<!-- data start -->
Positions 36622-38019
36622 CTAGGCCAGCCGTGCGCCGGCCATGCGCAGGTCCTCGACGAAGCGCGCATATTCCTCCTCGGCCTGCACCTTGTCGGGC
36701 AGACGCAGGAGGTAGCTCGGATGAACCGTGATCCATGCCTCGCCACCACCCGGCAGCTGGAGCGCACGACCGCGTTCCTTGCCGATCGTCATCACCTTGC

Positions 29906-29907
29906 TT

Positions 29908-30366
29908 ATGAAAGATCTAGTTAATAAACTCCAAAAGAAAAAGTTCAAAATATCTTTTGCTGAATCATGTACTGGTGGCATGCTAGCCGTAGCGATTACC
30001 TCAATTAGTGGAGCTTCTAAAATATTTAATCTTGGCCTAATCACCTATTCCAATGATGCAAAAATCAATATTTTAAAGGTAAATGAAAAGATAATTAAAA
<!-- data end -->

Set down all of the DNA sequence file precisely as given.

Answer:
Positions 36622-38019
36622 CTAGGCCAGCCGTGCGCCGGCCATGCGCAGGTCCTCGACGAAGCGCGCATATTCCTCCTCGGCCTGCACCTTGTCGGGC
36701 AGACGCAGGAGGTAGCTCGGATGAACCGTGATCCATGCCTCGCCACCACCCGGCAGCTGGAGCGCACGACCGCGTTCCTTGCCGATCGTCATCACCTTGC

Positions 29906-29907
29906 TT

Positions 29908-30366
29908 ATGAAAGATCTAGTTAATAAACTCCAAAAGAAAAAGTTCAAAATATCTTTTGCTGAATCATGTACTGGTGGCATGCTAGCCGTAGCGATTACC
30001 TCAATTAGTGGAGCTTCTAAAATATTTAATCTTGGCCTAATCACCTATTCCAATGATGCAAAAATCAATATTTTAAAGGTAAATGAAAAGATAATTAAAA